“We were pretty on-the-go kind of people before Cara arrived on the scene,” said Jake. “That has come to a screeching halt. Lou Anne and I really enjoy each other’s company and spending time with our friends. It has been an adjustment just trying to figure out how to have time together, much less work in our friends,” Jake said.

While Jake says the changes in their life have truly have been just that – changes, not sacrifices – many couples know that bringing home that new bundle of joy can cause everything from joy to total frustration. Even when you know that life is going to be different, going from spontaneous and carefree to a schedule and being responsible for someone else can throw a good marriage into a tailspin.

In her book, Childproofing Your Marriage, Dr. Debbie Cherry says there are two major threats to the marital bond when couples have their first child: lack of time and lack of energy.

Intimacy can be greatly affected by:

  • feelings of grief at losing couple time,
  • sensing disconnectedness from your spouse,
  • feelings of jealousy about the amount of time and attention the baby receives, and
  • the loss of energy from caring for the baby.

If a couple does not recognize these threats and deal with them openly, they may begin to feel even more alone and isolated from each other.

“You really can’t measure the love and joy that comes with having a baby,” Jake said. “At the same time, I think it is really important for Lou Anne and me to have time together. We consider personal time, couple time and family time equally important.”

The couple spent the first year trying to get in the groove of how to do all three.

Time is a precious commodity, especially for new parents. Things that you used to take for granted—like afternoon naps on the weekend, taking your time in the bathroom, sex, watching your favorite sitcom, or grabbing a bite to eat—become things that practically have to be scheduled into your day.

If you’re a new parent, Cherry’s suggestions can help you stay close after bringing your baby home:

  • Develop a couple-centered, not a child-centered relationship. For the first time in the relationship, couples have to choose who really comes first. Starting here and now, determine that the couple comes before the children. If children are number one, their never-ending need for attention will eat up everything you have to give, and the rest of your life will suffer because of it. Love your children, provide for them and meet their needs. But remember that one of their most important needs is to have parents who really love each other.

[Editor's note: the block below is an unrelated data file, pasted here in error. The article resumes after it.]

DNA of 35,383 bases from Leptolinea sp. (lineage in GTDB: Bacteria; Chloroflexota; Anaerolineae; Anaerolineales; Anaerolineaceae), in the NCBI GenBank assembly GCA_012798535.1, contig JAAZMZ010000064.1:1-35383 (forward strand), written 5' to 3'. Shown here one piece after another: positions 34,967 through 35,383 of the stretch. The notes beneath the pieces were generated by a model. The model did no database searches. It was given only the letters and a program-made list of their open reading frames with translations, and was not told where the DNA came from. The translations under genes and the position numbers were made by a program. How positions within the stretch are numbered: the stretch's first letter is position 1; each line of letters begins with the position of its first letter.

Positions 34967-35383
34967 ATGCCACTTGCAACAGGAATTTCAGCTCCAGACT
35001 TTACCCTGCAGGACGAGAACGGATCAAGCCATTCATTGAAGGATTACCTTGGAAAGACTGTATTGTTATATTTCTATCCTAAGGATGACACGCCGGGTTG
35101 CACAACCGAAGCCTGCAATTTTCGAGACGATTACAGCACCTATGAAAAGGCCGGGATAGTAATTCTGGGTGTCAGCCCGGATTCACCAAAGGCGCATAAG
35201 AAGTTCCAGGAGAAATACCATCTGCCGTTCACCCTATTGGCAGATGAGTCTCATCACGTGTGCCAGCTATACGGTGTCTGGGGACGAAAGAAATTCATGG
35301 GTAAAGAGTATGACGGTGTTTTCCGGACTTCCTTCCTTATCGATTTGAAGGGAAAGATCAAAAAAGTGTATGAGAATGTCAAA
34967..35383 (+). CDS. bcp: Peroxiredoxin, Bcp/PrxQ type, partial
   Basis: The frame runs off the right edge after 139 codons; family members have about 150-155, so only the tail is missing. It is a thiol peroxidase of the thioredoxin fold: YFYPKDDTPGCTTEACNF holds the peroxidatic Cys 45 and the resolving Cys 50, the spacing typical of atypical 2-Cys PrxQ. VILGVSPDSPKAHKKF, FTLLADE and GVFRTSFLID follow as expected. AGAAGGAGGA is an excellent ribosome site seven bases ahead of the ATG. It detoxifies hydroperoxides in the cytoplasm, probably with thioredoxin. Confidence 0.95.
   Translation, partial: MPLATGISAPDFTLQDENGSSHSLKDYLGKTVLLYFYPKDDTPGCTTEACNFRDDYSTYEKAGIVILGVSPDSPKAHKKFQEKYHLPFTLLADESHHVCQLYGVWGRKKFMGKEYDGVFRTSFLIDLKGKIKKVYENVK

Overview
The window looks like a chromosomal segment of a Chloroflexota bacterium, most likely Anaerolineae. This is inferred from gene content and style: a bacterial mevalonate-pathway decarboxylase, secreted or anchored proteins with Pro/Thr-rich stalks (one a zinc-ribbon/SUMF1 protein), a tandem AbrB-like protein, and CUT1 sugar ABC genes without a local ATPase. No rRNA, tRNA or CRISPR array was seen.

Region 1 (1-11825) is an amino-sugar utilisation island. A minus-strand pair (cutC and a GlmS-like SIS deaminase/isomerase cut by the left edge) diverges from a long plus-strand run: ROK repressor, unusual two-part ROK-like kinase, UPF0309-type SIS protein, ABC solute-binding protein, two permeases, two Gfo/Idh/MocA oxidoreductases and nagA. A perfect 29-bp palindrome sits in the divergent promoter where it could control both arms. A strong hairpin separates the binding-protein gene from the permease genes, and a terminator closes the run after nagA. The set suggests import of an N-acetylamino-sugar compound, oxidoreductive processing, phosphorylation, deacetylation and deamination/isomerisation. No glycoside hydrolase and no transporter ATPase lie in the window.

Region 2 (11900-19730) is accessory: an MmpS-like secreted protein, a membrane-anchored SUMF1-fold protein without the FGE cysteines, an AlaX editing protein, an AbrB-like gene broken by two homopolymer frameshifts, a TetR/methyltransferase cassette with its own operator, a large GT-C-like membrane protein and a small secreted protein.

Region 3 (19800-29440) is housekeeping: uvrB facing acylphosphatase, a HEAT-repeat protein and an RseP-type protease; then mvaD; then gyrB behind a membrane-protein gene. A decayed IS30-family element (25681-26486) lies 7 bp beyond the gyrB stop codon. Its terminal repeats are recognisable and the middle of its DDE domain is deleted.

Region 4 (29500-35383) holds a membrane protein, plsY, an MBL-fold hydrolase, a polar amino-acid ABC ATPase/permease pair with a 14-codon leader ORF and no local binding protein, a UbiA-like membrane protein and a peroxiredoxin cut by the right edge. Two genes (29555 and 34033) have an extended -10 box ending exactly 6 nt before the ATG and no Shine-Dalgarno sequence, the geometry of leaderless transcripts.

• Become co-parents, not compulsive parents. Moms and dads alike can fall into the trap of believing they are the only ones who can adequately care for their baby. Somehow they forget that many parents have come and gone before them and have learned to capably care for these helpless little creatures. Becoming a compulsive parent creates isolation and will eventually lead to parenting burnout. Breaks and daily support from each other are a must for parents.
  • Talk to each other every day. Check in with each other regularly. Talk about changing expectations and needs, and division of labor. Discuss your disappointments and fears about parenting. Communication involves both talking and listening. Be the best listener you can be if you want your spouse to continue to share his or her deepest thoughts, feelings, fears and needs.

“I think one of the most important things we keep in mind is that we are on the same team,” Lou Anne said. “I really depend on Jake. We try hard to be respectful of each other and to mind our manners. When you start stepping on each other’s toes, then it becomes a matter of ‘that’s not fair,’ and things go downhill quickly. Cara has been a blessing. Our goal is to keep our marriage strong so we can be a blessing to her through the years.”

For more insight on parenting and how to stay close after bringing baby home, download our E-book “4 ways to stay connected after Baby” Download Here